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Mar 4, 2023 by |

San Francisco Financial Elder Abuse Attorney: Caregiver Pleads Guilty To Large Theft From Elderly Couple


$300,000 Allegedly Stolen

Accusations Of Forged Checks And Other Crimes

Numerous Unauthorized Online Transfers

Seniors living at home under the care of an in-home caregiver are at risk of financial elder abuse especially if there is no one keeping an eye out on their financial affairs. When caregiver fraud/financial elder abuse occurs in-home, the abuse often takes the form of stolen cash or checks, unauthorized credit card purchases or ATM withdrawals or online transfers of money out of a senior’s accounts online.  Whatever the “form” or size of financial elder abuse, any taking of a senior’s property, or any assistance in that taking is a crime and grounds for civil liability of the person doing the taking and anyone assisting him or her. California Penal Code § 368 and Cal. Welf. & Inst. Code § 15610.30 (definition of financial elder abuse).   California broadly defines what constitutes financial elder or dependent adult abuse:

(a) “Financial abuse” of an elder or dependent adult occurs when a person or entity does any of the following:

(1) Takes, secretes, appropriates, obtains, or retains real or personal property of an elder or dependent adult for a wrongful use or with intent to defraud, or both.

(2) Assists in taking, secreting, appropriating, obtaining, or retaining real or personal property of an elder or dependent adult for a wrongful use or with intent to defraud, or both.

(3) Takes, secretes, appropriates, obtains, or retains, or assists in taking, secreting, appropriating, obtaining, or retaining, real or personal property of an elder or dependent adult by undue influence, as defined in Section 15610.70.

If you or a loved one is a victim of elder or dependent adult abuse or neglect in San Francisco or elsewhere in California call us today at (415)441-8669. Our toll-free number is 1-888-50EVANS (888-503-8267).

Caregiver Pleads Guilty To Theft

In a case reported earlier this year,[1] a caregiver admitted to stealing hundreds of thousands of dollars from an elderly couple and pleaded guilty to two federal charges connected to the crime, according to a U.S. Department of Justice (DOJ) news release.  According to the DOJ, the defendant worked as a caregiver for the elderly couple and had access to the victims’ bank accounts in order to help them pay monthly bills.  Instead, she allegedly used those accounts to pay herself, her family members and her creditors an estimated $300,000 without the couple’s permission.  According to prosecutors, the defendant accomplished this by forging one of the victim’s signature on several checks and by transferring money from the couple’s bank accounts to her own by online access to the couple’s bank accounts.  The caregiver also admitted to making electronic payments from the victims’ accounts to cover her and her husband’s credit card bills according to the U.S. Attorney’s office handling the case.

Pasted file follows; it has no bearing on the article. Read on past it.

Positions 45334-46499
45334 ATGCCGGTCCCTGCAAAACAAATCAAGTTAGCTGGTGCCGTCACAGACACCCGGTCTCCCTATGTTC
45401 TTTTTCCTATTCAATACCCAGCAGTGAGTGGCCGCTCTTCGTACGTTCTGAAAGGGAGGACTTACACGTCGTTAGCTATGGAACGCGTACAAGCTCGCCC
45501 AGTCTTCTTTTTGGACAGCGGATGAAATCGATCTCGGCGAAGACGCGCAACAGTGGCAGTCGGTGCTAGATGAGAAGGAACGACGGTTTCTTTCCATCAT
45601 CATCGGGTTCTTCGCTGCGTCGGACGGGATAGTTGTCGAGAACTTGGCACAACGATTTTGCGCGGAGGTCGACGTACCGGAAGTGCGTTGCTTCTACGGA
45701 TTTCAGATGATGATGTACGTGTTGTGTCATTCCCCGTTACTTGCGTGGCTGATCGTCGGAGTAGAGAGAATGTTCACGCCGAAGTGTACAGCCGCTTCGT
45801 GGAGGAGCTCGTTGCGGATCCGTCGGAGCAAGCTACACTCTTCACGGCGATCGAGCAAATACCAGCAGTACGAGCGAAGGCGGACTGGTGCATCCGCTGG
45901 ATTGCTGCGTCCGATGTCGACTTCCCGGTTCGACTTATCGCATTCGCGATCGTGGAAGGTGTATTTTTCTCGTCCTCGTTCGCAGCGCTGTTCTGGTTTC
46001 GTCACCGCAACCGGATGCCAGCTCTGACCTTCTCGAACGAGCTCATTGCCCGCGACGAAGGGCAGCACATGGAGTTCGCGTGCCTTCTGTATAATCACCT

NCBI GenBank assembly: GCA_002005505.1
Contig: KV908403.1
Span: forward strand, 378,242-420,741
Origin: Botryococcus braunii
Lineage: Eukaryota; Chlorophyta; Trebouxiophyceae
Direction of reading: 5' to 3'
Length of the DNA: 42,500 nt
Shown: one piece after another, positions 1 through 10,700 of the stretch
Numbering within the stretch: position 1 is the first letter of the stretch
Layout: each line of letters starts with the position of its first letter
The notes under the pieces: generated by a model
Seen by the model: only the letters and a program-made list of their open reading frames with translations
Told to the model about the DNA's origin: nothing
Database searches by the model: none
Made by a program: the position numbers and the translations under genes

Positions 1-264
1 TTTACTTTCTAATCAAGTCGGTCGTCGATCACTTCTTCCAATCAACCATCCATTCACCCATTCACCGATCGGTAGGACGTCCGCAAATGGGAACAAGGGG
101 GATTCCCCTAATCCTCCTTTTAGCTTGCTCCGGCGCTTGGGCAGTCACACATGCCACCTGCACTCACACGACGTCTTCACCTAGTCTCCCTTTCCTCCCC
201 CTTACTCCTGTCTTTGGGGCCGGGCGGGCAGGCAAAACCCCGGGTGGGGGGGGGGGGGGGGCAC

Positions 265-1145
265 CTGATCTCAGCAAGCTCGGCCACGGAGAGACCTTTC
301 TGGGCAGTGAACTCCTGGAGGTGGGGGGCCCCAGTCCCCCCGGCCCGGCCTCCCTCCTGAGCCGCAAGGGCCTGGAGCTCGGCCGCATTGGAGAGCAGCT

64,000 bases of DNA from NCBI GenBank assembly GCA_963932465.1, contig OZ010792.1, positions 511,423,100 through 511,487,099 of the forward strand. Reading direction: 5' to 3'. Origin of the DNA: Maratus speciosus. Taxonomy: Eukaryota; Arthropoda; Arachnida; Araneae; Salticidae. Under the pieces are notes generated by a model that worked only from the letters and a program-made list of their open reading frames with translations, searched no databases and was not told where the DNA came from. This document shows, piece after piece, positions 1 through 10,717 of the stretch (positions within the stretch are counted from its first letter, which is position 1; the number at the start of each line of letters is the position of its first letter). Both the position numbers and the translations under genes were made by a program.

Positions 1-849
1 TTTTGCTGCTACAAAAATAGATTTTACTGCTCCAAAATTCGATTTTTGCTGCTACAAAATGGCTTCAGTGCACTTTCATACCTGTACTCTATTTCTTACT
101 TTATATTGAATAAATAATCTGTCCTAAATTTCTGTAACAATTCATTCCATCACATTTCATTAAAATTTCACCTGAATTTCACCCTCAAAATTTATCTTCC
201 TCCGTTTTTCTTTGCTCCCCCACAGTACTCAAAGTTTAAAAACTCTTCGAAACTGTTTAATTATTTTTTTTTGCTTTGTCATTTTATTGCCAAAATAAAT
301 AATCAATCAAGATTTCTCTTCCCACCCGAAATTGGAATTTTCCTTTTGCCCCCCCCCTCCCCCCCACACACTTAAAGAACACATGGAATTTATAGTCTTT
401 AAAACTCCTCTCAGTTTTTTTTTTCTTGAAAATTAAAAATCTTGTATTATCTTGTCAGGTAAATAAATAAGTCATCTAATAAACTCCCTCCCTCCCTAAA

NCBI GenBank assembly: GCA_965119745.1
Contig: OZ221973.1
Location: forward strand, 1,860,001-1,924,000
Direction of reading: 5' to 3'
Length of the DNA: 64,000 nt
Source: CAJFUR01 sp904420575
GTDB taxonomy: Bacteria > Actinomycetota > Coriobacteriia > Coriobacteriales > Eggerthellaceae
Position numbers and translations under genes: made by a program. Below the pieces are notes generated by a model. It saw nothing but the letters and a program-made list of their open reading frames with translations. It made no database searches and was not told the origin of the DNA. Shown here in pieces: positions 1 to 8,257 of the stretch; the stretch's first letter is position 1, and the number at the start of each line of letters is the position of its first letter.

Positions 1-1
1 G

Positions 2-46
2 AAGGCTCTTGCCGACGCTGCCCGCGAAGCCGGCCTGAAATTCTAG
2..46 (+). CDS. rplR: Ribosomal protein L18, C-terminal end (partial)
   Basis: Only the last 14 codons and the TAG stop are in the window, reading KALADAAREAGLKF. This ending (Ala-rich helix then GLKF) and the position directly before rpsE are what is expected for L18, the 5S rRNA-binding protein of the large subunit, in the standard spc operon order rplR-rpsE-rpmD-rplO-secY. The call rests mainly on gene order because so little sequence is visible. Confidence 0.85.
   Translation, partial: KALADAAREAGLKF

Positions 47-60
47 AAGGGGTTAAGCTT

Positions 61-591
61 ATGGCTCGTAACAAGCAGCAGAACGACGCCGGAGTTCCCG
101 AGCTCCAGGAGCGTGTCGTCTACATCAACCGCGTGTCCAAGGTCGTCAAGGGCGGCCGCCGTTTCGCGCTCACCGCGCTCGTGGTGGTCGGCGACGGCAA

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The reported case illustrates the danger of letting a caregiver have any role in an older person’s financial affairs.  Caregivers should be providing care, not meddling in finances.  Even when the caregiver’s role is well-defined, keep an eye on all financial accounts of your older loved one.  Careful monitoring of a senior’s checking account – and close review of cancelled checks – may have caught the reported fraud in this case sooner than eight or nine months.  Always monitor a senior loved one’s checking account; take a look at it online every day if you can.  But start your due diligence sooner too.  Always do a background check on anyone you hire as a caregiver; get references and call them.  Never, ever give a caregiver a Power of Attorney, credit card, or a blank check.  Stay involved in any senior loved one’s life so a stranger does not have the opportunity for this kind of theft and exploitation.  If you sense any kind of abuse of an older loved one, call us right away.  Ingrid M. Evans has years of experience in representing seniors and their families against abusers of any kind, including in-home caregivers.  You can reach us at (415) 441-8669, or by email at Our toll-free number is 1-888-50EVANS (888-503-8267).

[1] Evans Law Firm, Inc. was not involved in the case in any way.

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